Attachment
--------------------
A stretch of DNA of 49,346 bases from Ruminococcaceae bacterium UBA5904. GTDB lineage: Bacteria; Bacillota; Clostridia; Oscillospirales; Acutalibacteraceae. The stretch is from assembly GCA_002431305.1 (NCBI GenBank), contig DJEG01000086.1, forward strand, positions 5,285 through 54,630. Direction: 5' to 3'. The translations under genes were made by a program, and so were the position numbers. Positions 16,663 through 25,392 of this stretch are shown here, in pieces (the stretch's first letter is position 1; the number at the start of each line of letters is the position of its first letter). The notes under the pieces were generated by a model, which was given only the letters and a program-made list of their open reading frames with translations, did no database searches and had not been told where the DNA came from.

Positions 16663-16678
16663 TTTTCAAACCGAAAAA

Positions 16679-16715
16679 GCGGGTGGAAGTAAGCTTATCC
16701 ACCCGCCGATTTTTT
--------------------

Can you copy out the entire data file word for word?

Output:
A stretch of DNA of 49,346 bases from Ruminococcaceae bacterium UBA5904. GTDB lineage: Bacteria; Bacillota; Clostridia; Oscillospirales; Acutalibacteraceae. The stretch is from assembly GCA_002431305.1 (NCBI GenBank), contig DJEG01000086.1, forward strand, positions 5,285 through 54,630. Direction: 5' to 3'. The translations under genes were made by a program, and so were the position numbers. Positions 16,663 through 25,392 of this stretch are shown here, in pieces (the stretch's first letter is position 1; the number at the start of each line of letters is the position of its first letter). The notes under the pieces were generated by a model, which was given only the letters and a program-made list of their open reading frames with translations, did no database searches and had not been told where the DNA came from.

Positions 16663-16678
16663 TTTTCAAACCGAAAAA

Positions 16679-16715
16679 GCGGGTGGAAGTAAGCTTATCC
16701 ACCCGCCGATTTTTT